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MONUMENTS OF HISTORICAL VALUES FOUND AT SUNGAI BATU ARCHAEOLOGICAL COMPLEX PROVES EXISTENCE OF EARLY CIVILISATIONS

SUNGAI PETANI, 22 May 2016 - A study focuses on the remains found at the Sungai Batu Archaeological Complex which could have been used for religious purposes, as well as monuments that would indicate the possible sites of jetties, administrative quarters and iron smelting activities were carried out by a team from the Centre for Global Archaeological Research (CGAR), Universiti Sains Malaysia (USM) headed by its Director, Professor Dato' Dr. Mokhtar Saidin.

According to one of the team member, Ratnah Wati Mohd Rapi, attempts were made to establish the connections between the monuments in terms of their dating, architecture and building materials.

“This research also attempts to answer some questions regarding the technology being employed and insights into the way the early people live their lives at that time,” she said.

Ratnah added that monuments can be defined as structures, statues, and so forth that were built to commemorate a person or an important event and it has an important value to a social group as part of its remembrance of historic times or cultural heritage. Monuments also serve as a medium of interaction between the living and the dead through the heritage that is handed down through generations.

"The architecture of the monuments sometimes represent the power, authority, technology and the progress of a civilisation, as monuments are a part of the urban development that characterised the civilisation besides the administration system, social classes, religion and beliefs, and form of communication such as the writing system," she elaborated.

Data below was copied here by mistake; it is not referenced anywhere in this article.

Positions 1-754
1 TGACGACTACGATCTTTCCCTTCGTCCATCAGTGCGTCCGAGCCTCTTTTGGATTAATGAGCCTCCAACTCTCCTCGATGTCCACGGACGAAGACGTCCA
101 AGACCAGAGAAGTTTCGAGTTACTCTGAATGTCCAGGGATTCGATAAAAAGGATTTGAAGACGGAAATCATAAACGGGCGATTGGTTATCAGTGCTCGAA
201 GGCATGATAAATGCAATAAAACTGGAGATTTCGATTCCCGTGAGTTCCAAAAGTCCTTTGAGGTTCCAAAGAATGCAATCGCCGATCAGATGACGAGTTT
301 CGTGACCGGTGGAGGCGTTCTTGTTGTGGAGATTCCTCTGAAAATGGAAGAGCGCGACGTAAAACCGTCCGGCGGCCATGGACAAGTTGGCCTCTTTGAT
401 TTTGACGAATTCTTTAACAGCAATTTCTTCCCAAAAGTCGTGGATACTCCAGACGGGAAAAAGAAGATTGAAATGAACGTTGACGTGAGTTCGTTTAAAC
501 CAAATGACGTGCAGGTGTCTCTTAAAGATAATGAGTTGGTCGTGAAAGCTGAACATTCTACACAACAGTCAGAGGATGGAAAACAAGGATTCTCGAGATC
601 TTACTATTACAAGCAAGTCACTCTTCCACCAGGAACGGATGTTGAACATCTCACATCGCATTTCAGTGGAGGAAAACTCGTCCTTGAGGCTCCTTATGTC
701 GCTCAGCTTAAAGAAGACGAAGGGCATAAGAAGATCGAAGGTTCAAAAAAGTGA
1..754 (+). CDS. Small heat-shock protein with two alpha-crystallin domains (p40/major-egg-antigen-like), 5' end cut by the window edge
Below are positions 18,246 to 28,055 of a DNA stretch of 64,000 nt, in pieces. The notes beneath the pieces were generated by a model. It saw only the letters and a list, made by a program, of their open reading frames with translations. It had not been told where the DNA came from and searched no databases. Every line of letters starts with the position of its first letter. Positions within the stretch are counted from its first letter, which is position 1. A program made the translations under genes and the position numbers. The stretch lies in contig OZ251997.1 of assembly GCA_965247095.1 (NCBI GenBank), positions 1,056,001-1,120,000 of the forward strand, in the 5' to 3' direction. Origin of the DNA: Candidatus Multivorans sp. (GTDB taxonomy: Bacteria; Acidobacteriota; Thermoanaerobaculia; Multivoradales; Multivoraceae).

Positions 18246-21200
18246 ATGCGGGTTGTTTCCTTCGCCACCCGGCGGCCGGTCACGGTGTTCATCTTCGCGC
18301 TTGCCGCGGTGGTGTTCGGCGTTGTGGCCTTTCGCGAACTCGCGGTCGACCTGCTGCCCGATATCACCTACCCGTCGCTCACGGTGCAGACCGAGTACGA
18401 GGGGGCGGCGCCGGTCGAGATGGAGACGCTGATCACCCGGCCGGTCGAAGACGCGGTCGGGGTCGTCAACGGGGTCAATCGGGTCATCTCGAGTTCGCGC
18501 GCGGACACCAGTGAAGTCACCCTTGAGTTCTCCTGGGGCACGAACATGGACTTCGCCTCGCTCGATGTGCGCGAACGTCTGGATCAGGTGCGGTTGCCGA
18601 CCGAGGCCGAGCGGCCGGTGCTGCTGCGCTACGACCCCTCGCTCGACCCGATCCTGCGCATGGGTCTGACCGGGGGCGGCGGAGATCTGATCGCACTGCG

Citing the objectives of this research, Ratnah said that it is to identify the function of the monuments, to determine the date of each monument and to identify the architectural attributes of the monuments.

She concluded that radiocarbon dating technology showed that human activities began in the complex as early as the 5th century B.C. and the buildings found there probably had several functions, among them being jetties, administration quarters and ritualistic sites.

The methodology used for this research consists of excavation, structural analysis, Optically Stimulated Luminescence (OSL) dating and Radiocarbon dating.

Ratnah is among the participants of the Kedah Tua International Conference (KTIC) held at Park Avenue Hotel, Sungai Petani from 21 to 22 May 2016 which gathers the world's renowned scholars and archaeologists to visit and discuss the importance of the Sungai Batu archaeological site in Kedah that many believed is on par with those of other great ancient civilisations.

Besides highlighting the Kedah Tua civilisation and its signi­ficance in South-East Asia, it will discuss current developments in global archaeology.

Held by the USM CGAR, it is jointly organised with, among others, the Northern Corridor Implementation Authority (NCIA), the National Heritage Department, the Tourism and Culture Ministry, the Kedah government and the Malaysian Inbound Tourism Association.

Text: Hafiz Meah Ghouse Meah

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